The central issue in the lawsuit was a challenge to Texas Election Code section 253.037(a), which demanded that before any group defined as a “general purpose” political committee could spend more than $500, it had to jump through three bureaucratic hurdles:  (i) register with the state; (ii) collect contributions from ten persons; and (iii) wait 60 days.  A “general purpose” political committee is defined as any group of two or more persons who share common principles and form with the purpose of pooling their resources to support and oppose candidates based on those principles.  Section 253.037(a) prevented such groups from spending funds on everything from political contributions to fully independent political advertisements, even though “specific purpose” committees formed to support identified candidates (rather than their own principles) were not subject to the waiting period.

The plaintiff PACs planned to spread their message to voters before Texas’ primary runoff elections on July 31, 2012.  They all registered with the Texas Ethics Commission (“TEC”) and filed campaign finance reports prior to the elections, disclosing all contributions and expenditures in strict compliance with the reporting requirements.  Yet they were still silenced because they had not formed more than 60 days before Election Day. Plaintiffs filed suit in Austin in June 2012, seeking an emergency injunction before the runoffs.  The district court denied that request, and the Fifth Circuit denied an emergency appeal with only days before the elections.  After final judgment was granted for defendants, the plaintiffs remained undeterred, appealing again to the Fifth Circuit.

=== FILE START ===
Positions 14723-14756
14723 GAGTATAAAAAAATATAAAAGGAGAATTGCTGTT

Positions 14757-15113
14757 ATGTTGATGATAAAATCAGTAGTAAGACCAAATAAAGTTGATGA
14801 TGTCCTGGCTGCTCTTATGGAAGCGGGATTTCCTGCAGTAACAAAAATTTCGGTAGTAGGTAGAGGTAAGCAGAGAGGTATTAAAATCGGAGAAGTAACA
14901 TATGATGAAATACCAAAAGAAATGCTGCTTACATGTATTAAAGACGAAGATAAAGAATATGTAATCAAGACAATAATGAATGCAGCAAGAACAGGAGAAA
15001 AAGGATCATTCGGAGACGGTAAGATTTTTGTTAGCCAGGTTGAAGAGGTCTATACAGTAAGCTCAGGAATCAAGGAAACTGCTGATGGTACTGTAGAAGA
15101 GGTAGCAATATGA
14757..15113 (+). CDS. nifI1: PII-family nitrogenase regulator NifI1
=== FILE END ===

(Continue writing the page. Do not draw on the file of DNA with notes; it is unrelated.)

“We were always confident that when the Fifth Circuit looked at this on the merits, it could only reach one conclusion,” said Jerad Najvar, attorney for the plaintiffs.  “The government can never impose a waiting period on political speech, and the court properly rejected the TEC’s attempt to cloak this pernicious speech ban as a mere disclosure requirement.”